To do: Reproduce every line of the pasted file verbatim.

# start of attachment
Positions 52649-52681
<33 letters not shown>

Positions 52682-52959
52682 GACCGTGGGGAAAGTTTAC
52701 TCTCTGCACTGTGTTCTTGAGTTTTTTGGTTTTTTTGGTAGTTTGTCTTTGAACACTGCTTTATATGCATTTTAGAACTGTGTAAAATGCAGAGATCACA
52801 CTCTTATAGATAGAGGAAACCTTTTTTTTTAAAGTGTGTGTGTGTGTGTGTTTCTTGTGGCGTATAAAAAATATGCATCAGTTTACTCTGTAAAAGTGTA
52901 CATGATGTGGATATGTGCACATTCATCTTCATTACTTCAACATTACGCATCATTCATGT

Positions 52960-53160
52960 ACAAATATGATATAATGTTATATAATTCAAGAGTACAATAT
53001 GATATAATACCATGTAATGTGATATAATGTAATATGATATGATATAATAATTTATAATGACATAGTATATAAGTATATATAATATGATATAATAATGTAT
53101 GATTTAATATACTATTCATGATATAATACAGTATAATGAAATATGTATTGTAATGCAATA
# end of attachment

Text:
Positions 52649-52681
<33 letters not shown>

Positions 52682-52959
52682 GACCGTGGGGAAAGTTTAC
52701 TCTCTGCACTGTGTTCTTGAGTTTTTTGGTTTTTTTGGTAGTTTGTCTTTGAACACTGCTTTATATGCATTTTAGAACTGTGTAAAATGCAGAGATCACA
52801 CTCTTATAGATAGAGGAAACCTTTTTTTTTAAAGTGTGTGTGTGTGTGTGTTTCTTGTGGCGTATAAAAAATATGCATCAGTTTACTCTGTAAAAGTGTA
52901 CATGATGTGGATATGTGCACATTCATCTTCATTACTTCAACATTACGCATCATTCATGT

Positions 52960-53160
52960 ACAAATATGATATAATGTTATATAATTCAAGAGTACAATAT
53001 GATATAATACCATGTAATGTGATATAATGTAATATGATATGATATAATAATTTATAATGACATAGTATATAAGTATATATAATATGATATAATAATGTAT
53101 GATTTAATATACTATTCATGATATAATACAGTATAATGAAATATGTATTGTAATGCAATA